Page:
nuclear-news

The News That Matters about the Nuclear Industry Fukushima Chernobyl Mayak Three Mile Island Atomic Testing Radiation Isotope

 Verdi man recalls ‘Operation Crossroads’ nuclear tests of
1946 and ‘unsinkable’ USS Nevada, Guy Clifton: RGJ.com, 23 Dec 12…..Larson was a
19-year-old sailor assigned to the carrier USS Independence. In July
1946, he was part of the crew that sailed the Independence to Bikini
Atoll in the south Pacific, where it and other aged naval vessels —
including the USS Nevada — were targets in Operations Crossroads, a
series of tests conducted by the U.S. to investigate the effect of
nuclear weapons on naval ships.

Sixty-six years later, Larson still shakes his head in wonderment as
he leafs through a book — a pictorial history of Operations Crossroads
— given to all of the military personnel who took part……
With the war over, and at 32 years old, the Nevada was deemed by the
Navy as “too old,” for the post-war fleet. It was selected to be one
of 95 ships in Operation Crossroads.

The testing was to include the detonation of two atomic bombs — one
above the water (code name Able) and one below the surface (code name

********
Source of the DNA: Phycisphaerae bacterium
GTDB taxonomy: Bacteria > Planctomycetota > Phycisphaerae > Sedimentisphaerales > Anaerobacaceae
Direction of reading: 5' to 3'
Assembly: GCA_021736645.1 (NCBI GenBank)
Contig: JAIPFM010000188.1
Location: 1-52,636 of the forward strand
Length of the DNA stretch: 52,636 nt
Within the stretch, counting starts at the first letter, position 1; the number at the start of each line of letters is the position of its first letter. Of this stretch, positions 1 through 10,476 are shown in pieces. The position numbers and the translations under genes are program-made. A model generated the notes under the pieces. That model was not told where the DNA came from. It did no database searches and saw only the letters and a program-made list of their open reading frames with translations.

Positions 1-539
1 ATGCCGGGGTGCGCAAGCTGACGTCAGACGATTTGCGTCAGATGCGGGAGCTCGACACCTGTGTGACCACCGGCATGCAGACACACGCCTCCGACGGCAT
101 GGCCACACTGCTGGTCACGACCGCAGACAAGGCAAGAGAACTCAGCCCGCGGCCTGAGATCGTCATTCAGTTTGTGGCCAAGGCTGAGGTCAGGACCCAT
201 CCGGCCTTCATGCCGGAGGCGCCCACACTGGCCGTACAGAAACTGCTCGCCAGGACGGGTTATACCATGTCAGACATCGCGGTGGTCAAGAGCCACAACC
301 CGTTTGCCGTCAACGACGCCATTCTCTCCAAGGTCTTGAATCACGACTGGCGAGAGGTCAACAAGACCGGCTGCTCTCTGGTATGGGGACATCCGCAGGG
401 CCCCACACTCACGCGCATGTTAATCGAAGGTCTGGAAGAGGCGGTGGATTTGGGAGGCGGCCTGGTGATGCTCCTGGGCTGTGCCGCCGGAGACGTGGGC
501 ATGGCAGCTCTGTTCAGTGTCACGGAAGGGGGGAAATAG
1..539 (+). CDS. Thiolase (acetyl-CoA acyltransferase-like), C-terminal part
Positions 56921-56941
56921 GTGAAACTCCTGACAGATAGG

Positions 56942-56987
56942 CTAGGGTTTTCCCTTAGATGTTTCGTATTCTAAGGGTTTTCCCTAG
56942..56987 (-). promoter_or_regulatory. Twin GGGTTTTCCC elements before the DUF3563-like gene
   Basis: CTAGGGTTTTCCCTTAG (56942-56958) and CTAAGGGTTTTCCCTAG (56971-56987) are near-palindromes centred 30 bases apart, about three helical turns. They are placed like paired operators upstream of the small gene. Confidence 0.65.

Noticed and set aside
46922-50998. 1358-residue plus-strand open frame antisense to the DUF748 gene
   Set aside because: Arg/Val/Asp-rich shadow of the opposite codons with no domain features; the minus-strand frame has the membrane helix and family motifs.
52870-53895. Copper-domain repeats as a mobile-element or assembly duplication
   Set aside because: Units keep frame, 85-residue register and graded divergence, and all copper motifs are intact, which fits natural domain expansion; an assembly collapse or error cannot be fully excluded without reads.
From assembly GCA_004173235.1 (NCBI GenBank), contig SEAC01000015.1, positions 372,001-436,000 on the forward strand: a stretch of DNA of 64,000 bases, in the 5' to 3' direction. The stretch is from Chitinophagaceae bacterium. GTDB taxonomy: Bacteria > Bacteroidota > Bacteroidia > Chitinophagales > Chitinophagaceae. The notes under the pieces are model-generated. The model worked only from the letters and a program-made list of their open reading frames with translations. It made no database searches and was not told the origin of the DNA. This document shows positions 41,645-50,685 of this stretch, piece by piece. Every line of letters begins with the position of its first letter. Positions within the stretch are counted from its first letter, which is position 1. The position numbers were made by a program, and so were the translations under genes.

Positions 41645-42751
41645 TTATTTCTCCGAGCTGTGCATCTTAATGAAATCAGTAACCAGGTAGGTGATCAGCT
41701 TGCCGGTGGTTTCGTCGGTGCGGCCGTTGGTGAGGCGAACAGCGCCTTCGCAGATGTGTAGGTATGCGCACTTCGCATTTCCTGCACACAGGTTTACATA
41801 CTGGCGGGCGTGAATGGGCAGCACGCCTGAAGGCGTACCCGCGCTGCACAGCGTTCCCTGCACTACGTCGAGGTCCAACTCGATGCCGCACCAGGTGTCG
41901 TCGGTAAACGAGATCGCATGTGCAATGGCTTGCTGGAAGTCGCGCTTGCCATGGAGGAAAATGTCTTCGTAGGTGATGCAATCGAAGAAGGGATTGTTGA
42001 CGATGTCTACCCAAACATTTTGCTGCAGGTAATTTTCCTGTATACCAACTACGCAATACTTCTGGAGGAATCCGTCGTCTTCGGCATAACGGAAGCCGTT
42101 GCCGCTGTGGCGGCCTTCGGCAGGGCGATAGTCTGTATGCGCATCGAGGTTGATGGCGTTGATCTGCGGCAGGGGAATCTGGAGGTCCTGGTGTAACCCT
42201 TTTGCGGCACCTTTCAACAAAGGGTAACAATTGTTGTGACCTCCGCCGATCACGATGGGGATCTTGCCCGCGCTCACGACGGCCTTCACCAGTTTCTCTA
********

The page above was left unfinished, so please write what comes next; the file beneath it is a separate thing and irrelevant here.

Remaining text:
Baker), and the Nevada was selected to be “ground zero” for the first
test, Able…..
A few weeks later, Larson and other crewmen were taken to the ships
to examine damage.

“Every day, we were issued new khaki uniforms and boots,” he said. “We
were only allowed to work on the ship for 30 minutes. After that, they
took the clothes and burned them. Then, we had to take saltwater
showers until we stopped clicking (on the Geiger counters).”

The second test, held about three weeks after the first, was equally
dramatic, but in a different way. Exploding under water, it sent a
giant water plume thousands of feet into the air…..
http://www.rgj.com/article/20121223/LIV11/312230039/

December 24, 2012 - Posted by | history, OCEANIA, weapons and war

No comments yet.

Leave a Reply

Fill in your details below or click an icon to log in:

WordPress.com Logo

You are commenting using your WordPress.com account. Log Out /  Change )

Twitter picture

You are commenting using your Twitter account. Log Out /  Change )

Facebook photo

You are commenting using your Facebook account. Log Out /  Change )

Connecting to %s

This site uses Akismet to reduce spam. Learn how your comment data is processed.

%d bloggers like this: